Follow the bouncing ball.
"I'm very excited," LeBron James of the Cleveland Cavaliers told a reporter after the announcement. "You see my smile, right?"
James was one of many NBA players who spoke out against the new ball. They said that the synthetic ball bounced differently from the leather one. Several also complained that the ball hurt their hands.
At the request of Mark Cuban, owner of the Dallas Mavericks, two scientists from the University of Texas at Arlington performed tests on the synthetic ball.
Kaushik De and James Horwitz first did a simple bounce test. They used a camera that tracks distance and motion. The scientists found that the new synthetic ball bounced lower than a conditioned leather ball.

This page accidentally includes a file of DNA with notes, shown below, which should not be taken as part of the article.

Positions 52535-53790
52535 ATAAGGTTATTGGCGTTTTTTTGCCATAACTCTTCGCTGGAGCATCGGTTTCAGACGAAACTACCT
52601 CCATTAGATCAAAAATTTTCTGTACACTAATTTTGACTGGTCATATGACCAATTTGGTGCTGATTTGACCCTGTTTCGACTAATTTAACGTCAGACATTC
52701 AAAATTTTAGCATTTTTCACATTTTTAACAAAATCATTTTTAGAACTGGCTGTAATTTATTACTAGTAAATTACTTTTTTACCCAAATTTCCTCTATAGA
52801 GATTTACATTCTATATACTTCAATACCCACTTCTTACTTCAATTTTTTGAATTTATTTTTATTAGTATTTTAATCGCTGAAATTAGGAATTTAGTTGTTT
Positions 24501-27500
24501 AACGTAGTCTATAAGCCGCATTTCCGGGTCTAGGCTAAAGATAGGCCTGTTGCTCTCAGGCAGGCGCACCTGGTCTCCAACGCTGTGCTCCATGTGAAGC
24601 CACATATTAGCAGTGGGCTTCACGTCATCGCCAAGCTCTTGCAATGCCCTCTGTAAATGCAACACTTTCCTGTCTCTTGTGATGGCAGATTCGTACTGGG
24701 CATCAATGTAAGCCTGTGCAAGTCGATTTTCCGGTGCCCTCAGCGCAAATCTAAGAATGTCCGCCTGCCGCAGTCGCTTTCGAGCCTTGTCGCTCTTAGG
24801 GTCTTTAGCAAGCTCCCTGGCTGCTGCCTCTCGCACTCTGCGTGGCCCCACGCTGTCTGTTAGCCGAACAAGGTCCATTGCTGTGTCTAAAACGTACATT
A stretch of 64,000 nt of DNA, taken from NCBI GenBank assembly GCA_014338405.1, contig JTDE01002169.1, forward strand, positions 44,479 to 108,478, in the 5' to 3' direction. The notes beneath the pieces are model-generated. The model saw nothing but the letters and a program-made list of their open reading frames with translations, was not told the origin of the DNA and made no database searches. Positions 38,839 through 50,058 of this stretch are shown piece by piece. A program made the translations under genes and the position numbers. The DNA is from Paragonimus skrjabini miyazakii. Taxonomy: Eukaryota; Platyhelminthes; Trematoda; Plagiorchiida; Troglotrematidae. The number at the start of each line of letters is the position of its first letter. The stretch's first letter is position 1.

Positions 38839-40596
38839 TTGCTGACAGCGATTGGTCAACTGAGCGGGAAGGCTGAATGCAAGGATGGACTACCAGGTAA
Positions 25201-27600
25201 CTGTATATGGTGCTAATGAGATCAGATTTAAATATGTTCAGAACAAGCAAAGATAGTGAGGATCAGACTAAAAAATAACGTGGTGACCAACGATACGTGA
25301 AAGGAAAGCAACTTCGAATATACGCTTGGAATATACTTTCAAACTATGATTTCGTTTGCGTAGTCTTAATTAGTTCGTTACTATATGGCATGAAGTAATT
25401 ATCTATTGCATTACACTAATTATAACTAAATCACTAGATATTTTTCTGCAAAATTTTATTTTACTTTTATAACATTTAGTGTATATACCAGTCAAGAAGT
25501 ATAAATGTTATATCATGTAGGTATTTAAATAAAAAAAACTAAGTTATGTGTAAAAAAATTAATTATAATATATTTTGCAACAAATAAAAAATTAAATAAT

"What we discovered is that this new ball, when it comes back up, it doesn't always come up straight," said De. The next step was to figure out why. The problem, it turns out, was in the logo. On the synthetic ball, the NBA logo was embossed, leaving an uneven surface. On the leather ball, the logo is painted.
In another test, the scientists tried to determine how the balls reacted to sweaty hands. They used Visine, a solution that is similar to sweat. With only one drop of Visine on the synthetic ball, it became 55 percent more slippery than the leather one.
According to NBA Commissioner David Stern, the new ball led to more shooting and scoring. But, Stern said, the players' feelings were more important than the numbers. "The most important statistic," he said, "is the view of our players."
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|Date:||Jan 22, 2007|
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